- Academic Programs
- Schools & Departments
- School of Arts & Sciences
- – Art & Design
- – Communication & Performing Arts
- – English & Modern Languages
- – History & Social Sciences
- – Physical Education, Sport Studies, & Gerontology
- – Religion and Philosophy
- – Science & Mathematics
- School of Business
- School of Education
- School of Nursing
- School of Social Work
- Honors Program
- Course Offerings
- Academic Resources
- Faculty Directory
- Office of the Registrar
- Hackney Library
- International Travel
- Campus Bookstore
- College Catalogs
- Current Students
WILSON, N.C. — The Barton College/Wilson Symphony Orchestra will present their first concert of the 2012-2013 season on Friday, Oct. 5, at 7:30 p.m. at the First United Methodist Church located at 100 Green Street in Wilson. Open to the public at no charge, the “Downtown” Concert will feature baritone Joel Gay, the associate music director of the First United Methodist Church, singing arias and songs by Mozart, Bach, and Schubert. The program will also feature a concerto for two oboes by Vivaldi and Schubert’s Symphony No.5. The community is invited to attend.
“We are all so excited to present this gift to the Wilson community,” shared Mark N. Peterson, director of music at Barton College. “We have had wonderful support in the past, and this is not only our expression of thanks to our audience, but a way to introduce our orchestra to the wider public. The First United Methodist Church has a perfect acoustic for symphonic music, and our orchestra sounds wonderful there.”
Gay will perform three works with the orchestra: an aria “Non più andrai” from Mozart’s “Marriage of Figaro,” the “ Quia fecit mihi magna” movement from Bach’s “Magnificat, and the romantic song “Staendchen” of Schubert. The Vivaldi “Concerto for Two Oboes” will feature the orchestra’s principal oboist Deanne Renshaw and longtime orchestra member Robert Burkett.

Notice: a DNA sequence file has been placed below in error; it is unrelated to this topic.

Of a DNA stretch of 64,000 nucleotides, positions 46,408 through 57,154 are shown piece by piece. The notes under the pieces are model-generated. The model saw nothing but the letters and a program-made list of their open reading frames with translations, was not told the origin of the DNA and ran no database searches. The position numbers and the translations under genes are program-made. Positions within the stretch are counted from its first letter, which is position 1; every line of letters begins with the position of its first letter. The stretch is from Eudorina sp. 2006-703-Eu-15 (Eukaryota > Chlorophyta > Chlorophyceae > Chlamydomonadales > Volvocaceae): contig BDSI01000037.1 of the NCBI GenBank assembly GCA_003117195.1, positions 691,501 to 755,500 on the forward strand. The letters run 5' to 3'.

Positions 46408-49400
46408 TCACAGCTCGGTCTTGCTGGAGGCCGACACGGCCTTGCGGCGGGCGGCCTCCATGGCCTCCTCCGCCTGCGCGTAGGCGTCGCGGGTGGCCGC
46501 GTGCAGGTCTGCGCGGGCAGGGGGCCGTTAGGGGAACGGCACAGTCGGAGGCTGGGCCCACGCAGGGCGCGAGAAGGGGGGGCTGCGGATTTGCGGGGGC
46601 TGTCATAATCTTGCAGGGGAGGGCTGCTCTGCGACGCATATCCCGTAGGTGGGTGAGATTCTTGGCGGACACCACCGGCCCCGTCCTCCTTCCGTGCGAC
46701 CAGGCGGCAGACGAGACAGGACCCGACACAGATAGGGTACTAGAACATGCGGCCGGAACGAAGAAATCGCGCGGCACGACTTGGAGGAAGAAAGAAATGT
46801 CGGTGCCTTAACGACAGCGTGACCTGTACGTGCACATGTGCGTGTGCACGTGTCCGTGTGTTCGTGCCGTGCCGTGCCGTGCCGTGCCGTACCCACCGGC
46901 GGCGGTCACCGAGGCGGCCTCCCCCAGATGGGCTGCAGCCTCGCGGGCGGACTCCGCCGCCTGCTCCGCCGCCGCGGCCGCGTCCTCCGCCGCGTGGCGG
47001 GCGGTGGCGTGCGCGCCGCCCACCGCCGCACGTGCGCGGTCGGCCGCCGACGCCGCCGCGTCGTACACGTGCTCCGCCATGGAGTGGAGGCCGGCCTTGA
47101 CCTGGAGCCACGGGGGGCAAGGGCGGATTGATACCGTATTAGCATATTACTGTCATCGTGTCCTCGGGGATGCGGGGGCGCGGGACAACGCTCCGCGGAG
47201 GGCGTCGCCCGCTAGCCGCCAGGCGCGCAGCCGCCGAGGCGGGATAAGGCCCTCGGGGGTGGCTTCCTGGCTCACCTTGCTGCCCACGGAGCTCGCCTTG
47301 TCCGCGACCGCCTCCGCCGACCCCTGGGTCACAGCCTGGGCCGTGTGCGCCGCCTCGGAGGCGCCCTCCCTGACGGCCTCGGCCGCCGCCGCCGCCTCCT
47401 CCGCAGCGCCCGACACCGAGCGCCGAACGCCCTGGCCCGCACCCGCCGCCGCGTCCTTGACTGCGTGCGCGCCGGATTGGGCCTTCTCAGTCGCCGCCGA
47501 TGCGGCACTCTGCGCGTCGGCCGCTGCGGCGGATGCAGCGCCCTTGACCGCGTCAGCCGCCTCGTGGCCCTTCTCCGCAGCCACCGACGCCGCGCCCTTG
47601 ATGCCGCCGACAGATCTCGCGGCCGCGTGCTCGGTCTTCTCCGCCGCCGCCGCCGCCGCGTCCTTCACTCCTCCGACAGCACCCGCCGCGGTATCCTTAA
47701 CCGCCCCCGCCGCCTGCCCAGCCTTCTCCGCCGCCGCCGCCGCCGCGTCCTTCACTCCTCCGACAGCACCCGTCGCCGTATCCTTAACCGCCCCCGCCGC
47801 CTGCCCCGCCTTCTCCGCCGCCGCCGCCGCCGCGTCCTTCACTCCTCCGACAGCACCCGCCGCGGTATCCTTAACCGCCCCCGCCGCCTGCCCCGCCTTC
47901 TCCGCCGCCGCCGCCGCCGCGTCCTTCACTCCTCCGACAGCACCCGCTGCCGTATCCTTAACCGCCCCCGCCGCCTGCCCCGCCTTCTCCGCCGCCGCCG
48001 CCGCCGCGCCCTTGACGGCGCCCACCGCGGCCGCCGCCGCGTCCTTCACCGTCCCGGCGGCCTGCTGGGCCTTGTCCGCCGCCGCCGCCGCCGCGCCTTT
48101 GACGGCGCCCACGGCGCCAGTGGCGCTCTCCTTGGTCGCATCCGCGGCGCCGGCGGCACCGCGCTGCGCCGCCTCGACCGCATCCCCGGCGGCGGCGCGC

Schubert was just 19 years old when he composed his Symphony No. 5. In Vienna in 1816, Mozart’s influence was still strongly felt, and, with this symphony, Schubert created the ultimate homage to his famous role model. With the exception of a few daring modulations and a handful of romantic harmonies, there is nothing in this work that Mozart would have found unusual or groundbreaking. Rather, Schubert gave us a lively and scintillating work, infused with the best elements found in the symphonies of Haydn and Mozart, his illustrious Viennese predecessors.
For additional information, please contact Laura Ashley Lamm at 252-399-6334 or email: firstname.lastname@example.org.
Questions? Please contact Kathy Daughety, director of public relations, at 252-399-6529 or email: email@example.com.
- 111th Commencement Exercises Held Sunday at Barton May 12, 2013
- Dr. Assad Meymandi to Speak at Barton College’s 111th Commencement on Sunday May 6, 2013
- Barton Students Held High Profile at Phi Beta Lambda State Conference April 23, 2013
- J. Chris Wilson’ s “From Murphy to Manteo — an Artist’s Scenic Journey” To Be Featured At “Lunch and Lecture” Art Seminar Series On April 29 April 19, 2013
- Barton College/Wilson Symphony To Feature Acclaimed Pianist Mac McClure on April 28 April 19, 2013